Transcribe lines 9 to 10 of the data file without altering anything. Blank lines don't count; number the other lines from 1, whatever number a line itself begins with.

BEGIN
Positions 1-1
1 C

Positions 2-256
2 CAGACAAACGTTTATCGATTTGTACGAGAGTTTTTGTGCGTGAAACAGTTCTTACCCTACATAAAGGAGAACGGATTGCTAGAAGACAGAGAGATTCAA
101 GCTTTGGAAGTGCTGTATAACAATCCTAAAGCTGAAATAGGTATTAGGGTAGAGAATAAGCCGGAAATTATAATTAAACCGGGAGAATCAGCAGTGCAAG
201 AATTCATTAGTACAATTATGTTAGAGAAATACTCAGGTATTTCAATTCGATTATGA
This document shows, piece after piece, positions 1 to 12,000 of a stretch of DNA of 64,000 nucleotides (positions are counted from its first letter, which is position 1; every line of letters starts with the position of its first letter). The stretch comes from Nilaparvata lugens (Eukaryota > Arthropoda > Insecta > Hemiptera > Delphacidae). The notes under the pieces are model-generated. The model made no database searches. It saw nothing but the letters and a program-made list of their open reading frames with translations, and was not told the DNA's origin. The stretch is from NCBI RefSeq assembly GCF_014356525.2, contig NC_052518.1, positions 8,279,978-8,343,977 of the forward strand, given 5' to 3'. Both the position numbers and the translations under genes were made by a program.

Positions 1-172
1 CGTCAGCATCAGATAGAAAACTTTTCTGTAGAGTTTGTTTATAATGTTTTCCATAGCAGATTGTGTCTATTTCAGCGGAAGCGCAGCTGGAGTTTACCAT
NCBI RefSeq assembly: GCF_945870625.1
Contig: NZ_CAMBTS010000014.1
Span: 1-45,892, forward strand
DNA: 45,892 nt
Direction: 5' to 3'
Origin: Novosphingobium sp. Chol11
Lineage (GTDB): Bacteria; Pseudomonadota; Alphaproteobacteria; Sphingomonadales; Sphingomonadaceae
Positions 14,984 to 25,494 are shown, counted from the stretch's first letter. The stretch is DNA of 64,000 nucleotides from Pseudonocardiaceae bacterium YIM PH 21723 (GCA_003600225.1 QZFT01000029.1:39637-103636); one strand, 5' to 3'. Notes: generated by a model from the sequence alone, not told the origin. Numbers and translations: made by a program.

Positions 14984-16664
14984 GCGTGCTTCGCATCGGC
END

1 CGTCAGCATCAGATAGAAAACTTTTCTGTAGAGTTTGTTTATAATGTTTTCCATAGCAGATTGTGTCTATTTCAGCGGAAGCGCAGCTGGAGTTTACCAT
NCBI RefSeq assembly: GCF_945870625.1